What practical examples can you share - Peer to Peer Support

By Thomas Bauer Moderator | 28 Mar, 2017

A few years ago I lost over 190 pounds..... As part of this journey I belonged to a virtual group of over 1000 people who had had a gastric sleeve procedure. I was surprised when I asked the community about the benefits of losing weight from those who had lost over 100 pounds. The answers surprised me.... They included buying clothes off of the rack, buying tickets for a plane trip without concern of fitting in a seat, ability to buy clothes on sale and being able to cross your legs and keeping up with their kids/grandkids.

The discussion of improvement of medical conditions were infrequent. It was not that they were not appreciated, rather the biggest tangible differences were in day to day living.

I came to realize that every conversation I had with a medical professional about my weight was centered on medical conditions and reduction of risk.... What would have happened if the daily lifestyle impacts were a part of the discussion?
As I began my pre-op period I found that there were actual saboteurs within my inner circle of friends and families.... I could not understand "WHY?" They were afraid of losing me. How would I change as a thinner version? Within my virtual group was normal.... this would be temporary and the concerns would become cheers as I lost weight.

There is growing knowledge that the use of peer to peer support is a promising opportunity to improve quality and safety while reducing costs.
What research has this community conducted on this subject? What practical examples can you share?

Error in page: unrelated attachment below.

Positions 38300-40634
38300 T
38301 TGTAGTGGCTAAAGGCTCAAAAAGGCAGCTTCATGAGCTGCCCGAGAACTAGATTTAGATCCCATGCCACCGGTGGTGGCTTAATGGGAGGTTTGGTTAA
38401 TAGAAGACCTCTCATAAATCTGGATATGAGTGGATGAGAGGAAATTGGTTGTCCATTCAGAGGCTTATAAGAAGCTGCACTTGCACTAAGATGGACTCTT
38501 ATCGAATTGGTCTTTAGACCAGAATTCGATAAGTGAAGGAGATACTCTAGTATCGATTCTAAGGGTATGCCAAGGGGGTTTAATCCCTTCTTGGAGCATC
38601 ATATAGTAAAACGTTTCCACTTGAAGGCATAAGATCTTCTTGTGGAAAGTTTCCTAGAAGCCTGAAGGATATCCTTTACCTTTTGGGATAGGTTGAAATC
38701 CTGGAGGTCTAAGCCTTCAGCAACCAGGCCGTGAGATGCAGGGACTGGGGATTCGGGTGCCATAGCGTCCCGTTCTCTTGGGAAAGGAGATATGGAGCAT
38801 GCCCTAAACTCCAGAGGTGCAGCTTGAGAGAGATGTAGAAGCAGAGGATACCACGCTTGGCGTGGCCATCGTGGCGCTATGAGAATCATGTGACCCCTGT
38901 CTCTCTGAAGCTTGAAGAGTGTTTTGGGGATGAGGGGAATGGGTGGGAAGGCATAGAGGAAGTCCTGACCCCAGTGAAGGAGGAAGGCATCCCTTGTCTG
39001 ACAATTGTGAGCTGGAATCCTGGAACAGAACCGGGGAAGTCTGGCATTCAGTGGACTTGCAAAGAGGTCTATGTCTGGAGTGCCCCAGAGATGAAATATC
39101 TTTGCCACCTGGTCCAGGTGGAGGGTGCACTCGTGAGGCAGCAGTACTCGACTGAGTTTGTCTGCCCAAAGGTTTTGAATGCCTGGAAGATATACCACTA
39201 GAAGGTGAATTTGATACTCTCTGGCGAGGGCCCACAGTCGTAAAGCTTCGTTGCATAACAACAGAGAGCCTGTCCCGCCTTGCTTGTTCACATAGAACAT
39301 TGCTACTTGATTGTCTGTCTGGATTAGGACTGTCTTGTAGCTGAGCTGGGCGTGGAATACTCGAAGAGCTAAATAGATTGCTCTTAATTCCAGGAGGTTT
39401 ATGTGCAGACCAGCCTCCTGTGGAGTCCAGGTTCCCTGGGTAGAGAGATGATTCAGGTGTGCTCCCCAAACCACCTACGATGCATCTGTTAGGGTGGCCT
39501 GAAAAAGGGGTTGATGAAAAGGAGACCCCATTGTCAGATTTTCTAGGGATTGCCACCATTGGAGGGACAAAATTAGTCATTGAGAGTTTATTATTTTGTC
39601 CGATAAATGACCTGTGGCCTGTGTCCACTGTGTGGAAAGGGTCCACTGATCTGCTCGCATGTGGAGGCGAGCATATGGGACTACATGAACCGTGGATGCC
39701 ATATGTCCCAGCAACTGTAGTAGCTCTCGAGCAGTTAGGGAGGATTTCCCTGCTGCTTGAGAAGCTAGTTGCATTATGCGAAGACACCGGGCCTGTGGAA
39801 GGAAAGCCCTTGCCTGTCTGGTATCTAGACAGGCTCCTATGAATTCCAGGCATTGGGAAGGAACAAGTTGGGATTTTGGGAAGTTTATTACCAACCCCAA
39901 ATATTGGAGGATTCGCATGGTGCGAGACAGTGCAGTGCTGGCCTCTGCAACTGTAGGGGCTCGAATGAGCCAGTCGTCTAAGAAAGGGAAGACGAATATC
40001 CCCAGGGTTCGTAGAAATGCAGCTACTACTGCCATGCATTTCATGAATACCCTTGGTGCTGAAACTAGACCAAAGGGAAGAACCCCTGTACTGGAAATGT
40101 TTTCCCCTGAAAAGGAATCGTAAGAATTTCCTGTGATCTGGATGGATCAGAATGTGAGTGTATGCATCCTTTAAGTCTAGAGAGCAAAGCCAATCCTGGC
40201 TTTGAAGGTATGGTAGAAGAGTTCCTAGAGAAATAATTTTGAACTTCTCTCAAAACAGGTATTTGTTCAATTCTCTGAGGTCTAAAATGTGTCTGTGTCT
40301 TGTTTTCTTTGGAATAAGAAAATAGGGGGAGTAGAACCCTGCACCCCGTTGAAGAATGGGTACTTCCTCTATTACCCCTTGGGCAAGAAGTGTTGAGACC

Megha Gupta Replied at 7:38 AM, 30 Mar 2017


I am Megha Gupta, Senior Program Officer at Project HOPE India.

We are testing and developing peer support groups in on of our NCD programs in urban and rural settings of Sonipat and Vizag districts of Haryana and Andhra Pradesh States of India respectively.

We initially started developing patient network groups, group size being 6-10 patients, based on the positive deviant approach where we apply tools to screen out champions or positive deviants (PDs) from with in the community who have controlled diabetes and blood pressure. These PDs are called patient advisers. They are the moderators and core of the groups. They are initially trained on all aspects of diabetes and also acquainted to the best practices that they themselves are doing which are leading to good control. Post training, they run their own patient network group conducting monthly meetings of an hour each. Meeting agenda is decided in consensus based on the group requirement and patient goals are set at the end of each meeting which are followed up during the upcoming meetings. These PDs are locally placed and so it is easy for them to keep reminding the group members about the goals to be achieved. Major focus during these meetings is on lifestyle behavior modifications, regular follow up with the doctor and treatment adherence.

Over time, we have learnt that PD approach alone cannot sustain such networks and we will have to test different strategies to scale and sustain these networks as without any financial interests withholding the groups together, it is difficult to sustain in the long run post the life of program. We want to test approaches like linking the groups with community health workers. Would appreciate if we may have suggestions for strengthening, keeping the motivation levels of group members and PDs high for self sustainability.

We shall soon be doing an impact assessment of the Patient network groups.

Thanks & regards,


Thomas Bauer Moderator Replied at 3:21 PM, 30 Mar 2017


Thank you for sharing your research. What were you are able to determine as the driving forces for long team non-sustainability of the group ?


Megha Gupta Replied at 2:36 AM, 31 Mar 2017

No financial benefits
Lack of self motivation towards controlling NCDs
Lack of awareness
Lack of time in urban areas